If in 1 week (expiration date) ETH price is below or at $2,000, the options you sold will expire unexercised, i.e. their holder will not use their right to buy ETH at $2,000 from you, preferring instead to buy from the market where ETH price is below $2,000. This scenario is what you have expected, and received the so-called options premium, i.e. price paid by the options buyer, as income. You are happy.

Scenario 2: ETH price is at $2,000 or above at the moment of expiration

If in 1 week (expiration date) ETH price is above $2,000, the options you sold will be exercised, i.e. their holder will use their right to buy ETH at $2,000 from you, instead of buying ETH at a higher market price. This scenario is not what you expected and you are in trouble — you now have to buy ETH from the open market at a price above $2,000, and sell it for only $2,000 to the options buyer. In exchange, you only received the options premium, i.e. the price paid to you for the option you sold. Depending on your strategy as a trader, you may be very unhappy (if you didn’t plan to sell your ETH) or you may be satisfied (if selling ETH at certain levels is a goal anyway).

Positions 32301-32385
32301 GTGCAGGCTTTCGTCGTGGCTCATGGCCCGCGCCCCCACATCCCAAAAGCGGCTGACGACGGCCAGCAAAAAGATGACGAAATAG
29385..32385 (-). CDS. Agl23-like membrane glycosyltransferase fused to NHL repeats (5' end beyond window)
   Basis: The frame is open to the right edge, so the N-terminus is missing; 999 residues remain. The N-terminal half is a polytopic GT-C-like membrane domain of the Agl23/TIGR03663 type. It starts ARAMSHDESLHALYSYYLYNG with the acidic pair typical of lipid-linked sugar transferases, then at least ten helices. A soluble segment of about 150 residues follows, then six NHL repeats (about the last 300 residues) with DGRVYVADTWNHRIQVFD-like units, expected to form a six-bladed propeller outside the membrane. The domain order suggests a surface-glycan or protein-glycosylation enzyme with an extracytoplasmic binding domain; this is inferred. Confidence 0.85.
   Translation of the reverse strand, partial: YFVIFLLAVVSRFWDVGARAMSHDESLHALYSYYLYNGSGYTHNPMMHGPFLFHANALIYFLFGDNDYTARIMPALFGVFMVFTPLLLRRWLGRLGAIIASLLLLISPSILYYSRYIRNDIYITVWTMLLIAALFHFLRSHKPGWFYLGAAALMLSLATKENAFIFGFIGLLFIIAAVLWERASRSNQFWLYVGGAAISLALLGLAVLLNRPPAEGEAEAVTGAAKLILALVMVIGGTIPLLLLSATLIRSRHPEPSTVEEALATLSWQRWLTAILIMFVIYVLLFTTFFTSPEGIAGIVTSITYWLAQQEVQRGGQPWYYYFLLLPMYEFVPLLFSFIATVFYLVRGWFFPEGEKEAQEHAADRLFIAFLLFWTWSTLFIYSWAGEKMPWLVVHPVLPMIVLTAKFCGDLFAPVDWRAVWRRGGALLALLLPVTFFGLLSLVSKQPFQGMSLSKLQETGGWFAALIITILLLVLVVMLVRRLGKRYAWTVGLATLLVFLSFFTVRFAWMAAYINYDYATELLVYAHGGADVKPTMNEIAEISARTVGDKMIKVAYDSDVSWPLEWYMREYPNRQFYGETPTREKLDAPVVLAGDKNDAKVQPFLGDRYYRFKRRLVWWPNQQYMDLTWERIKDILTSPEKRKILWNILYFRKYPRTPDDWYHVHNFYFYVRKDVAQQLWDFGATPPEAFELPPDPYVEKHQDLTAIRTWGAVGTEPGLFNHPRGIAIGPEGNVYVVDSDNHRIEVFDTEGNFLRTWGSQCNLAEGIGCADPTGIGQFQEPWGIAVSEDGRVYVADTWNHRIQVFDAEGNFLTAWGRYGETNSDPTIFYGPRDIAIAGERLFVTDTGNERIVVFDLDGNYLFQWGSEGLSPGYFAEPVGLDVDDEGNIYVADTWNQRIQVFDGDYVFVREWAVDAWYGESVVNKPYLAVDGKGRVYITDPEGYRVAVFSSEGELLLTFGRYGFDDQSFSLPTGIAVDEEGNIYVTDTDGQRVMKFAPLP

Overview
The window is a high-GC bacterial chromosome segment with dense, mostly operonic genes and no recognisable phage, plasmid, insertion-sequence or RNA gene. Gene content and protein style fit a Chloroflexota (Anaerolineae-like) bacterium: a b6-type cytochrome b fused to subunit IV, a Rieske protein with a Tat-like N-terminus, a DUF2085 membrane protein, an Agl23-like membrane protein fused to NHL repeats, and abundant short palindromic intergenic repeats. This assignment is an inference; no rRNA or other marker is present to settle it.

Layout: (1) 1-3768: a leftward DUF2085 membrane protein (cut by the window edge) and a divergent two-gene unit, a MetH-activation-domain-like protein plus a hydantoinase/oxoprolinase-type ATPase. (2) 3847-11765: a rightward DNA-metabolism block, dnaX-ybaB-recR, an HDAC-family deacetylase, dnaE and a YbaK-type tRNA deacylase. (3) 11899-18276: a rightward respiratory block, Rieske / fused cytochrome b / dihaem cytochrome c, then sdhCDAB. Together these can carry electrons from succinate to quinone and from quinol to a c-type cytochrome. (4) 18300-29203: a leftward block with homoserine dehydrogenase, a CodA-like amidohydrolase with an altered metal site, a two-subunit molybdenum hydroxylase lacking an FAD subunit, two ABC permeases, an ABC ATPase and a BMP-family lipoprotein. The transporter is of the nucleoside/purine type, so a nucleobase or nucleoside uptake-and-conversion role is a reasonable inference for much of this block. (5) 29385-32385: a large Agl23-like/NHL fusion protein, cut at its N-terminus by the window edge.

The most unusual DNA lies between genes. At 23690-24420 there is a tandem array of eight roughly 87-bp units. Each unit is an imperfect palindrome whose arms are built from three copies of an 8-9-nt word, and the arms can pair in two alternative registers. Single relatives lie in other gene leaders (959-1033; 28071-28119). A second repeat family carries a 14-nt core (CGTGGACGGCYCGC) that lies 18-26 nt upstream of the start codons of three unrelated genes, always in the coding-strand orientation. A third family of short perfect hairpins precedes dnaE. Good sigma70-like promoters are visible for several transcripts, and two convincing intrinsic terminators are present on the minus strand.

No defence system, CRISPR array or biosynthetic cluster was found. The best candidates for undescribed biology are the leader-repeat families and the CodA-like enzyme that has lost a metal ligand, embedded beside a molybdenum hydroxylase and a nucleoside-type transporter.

We can use this chart to describe the payoff for you as a trader across a spectrum of ETH prices at expiration, when simply selling calls:

Your profit is always a weekly premium whenever the market price of ETH is $2,000 or less. This is highlighted by the green line (+ve values on the Y axis).

However, once it breaches $2,000, your profit quickly turns into a loss that, like the price of ETH, is uncapped (i.e. can theoretically go to infinity). This is highlighted by the red line (-ve values on the Y axis).

Now we can see that simply selling calls can be very risky — you can end up owing lots of money to the options buyer because ETH price doesn’t have a cap (at least in theory). So should we look for ways to minimize this downside risk?

This is where covered call selling strategy comes in. Instead of selling calls naked, i.e. without holding the underlying asset, covered selling allows to minimize the downside risk. Since you already own the ETH you need to sell, you can avoid being run into the ground by the (theoretically) skyrocketing market price of ETH. Your loss is capped.

To put it into numbers, if you hold 1 ETH and sell a call option with a right to buy 1 ETH at $2,000 in 1 week, then the worst that can happen is that ETH exceeds $2,000 and you will be forced to sell your (now) appreciated ETH at mere $2,000. Therefore, your downside risk is 0. However, the upside in your ETH position is now capped too, bounded by the difference between the strike price and your entry price. This is what covered call selling is about — capping your upside but limiting the downside risk of selling call options.